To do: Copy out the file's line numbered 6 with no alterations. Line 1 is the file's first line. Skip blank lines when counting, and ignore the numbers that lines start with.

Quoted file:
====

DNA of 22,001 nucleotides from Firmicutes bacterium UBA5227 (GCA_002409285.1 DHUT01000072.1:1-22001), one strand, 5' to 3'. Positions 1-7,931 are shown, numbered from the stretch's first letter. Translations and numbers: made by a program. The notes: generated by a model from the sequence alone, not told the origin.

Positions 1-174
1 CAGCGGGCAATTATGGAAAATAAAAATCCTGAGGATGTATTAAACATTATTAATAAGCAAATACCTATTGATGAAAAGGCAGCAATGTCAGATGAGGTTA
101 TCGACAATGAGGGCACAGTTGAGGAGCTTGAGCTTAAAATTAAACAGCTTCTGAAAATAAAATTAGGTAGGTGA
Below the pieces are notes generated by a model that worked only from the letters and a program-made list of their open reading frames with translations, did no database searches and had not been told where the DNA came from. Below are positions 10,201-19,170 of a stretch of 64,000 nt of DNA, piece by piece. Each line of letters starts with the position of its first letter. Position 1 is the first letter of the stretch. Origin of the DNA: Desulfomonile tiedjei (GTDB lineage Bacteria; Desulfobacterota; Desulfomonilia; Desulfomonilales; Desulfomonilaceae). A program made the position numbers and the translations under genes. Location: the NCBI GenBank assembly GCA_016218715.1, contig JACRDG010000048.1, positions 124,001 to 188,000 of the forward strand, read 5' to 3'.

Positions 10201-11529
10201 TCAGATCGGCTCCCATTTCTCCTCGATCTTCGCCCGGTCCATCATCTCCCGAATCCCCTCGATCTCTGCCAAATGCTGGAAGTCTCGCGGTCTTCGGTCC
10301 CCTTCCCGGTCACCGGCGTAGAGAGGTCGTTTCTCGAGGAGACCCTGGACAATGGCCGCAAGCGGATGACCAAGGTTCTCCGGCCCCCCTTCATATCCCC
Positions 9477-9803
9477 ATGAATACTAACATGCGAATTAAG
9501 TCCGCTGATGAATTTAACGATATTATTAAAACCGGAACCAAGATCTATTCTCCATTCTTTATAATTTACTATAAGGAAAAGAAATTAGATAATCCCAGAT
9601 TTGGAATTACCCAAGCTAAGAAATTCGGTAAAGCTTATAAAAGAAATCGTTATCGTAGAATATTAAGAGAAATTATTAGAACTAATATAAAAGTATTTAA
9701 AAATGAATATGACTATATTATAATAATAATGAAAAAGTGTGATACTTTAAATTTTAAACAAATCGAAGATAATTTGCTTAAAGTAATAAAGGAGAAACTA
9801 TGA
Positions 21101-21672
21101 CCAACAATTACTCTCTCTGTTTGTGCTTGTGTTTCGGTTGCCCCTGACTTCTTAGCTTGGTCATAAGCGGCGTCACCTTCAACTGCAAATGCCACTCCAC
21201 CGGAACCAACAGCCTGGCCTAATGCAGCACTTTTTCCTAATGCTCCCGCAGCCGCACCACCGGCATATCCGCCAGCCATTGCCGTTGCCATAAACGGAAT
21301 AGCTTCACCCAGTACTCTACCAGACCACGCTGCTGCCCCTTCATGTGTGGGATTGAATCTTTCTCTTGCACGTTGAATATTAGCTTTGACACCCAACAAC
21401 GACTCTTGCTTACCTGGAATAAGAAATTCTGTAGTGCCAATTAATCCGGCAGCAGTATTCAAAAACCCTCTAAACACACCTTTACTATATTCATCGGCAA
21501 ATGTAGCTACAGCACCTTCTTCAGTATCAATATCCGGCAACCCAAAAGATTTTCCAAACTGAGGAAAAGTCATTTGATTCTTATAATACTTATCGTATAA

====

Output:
Positions 10201-11529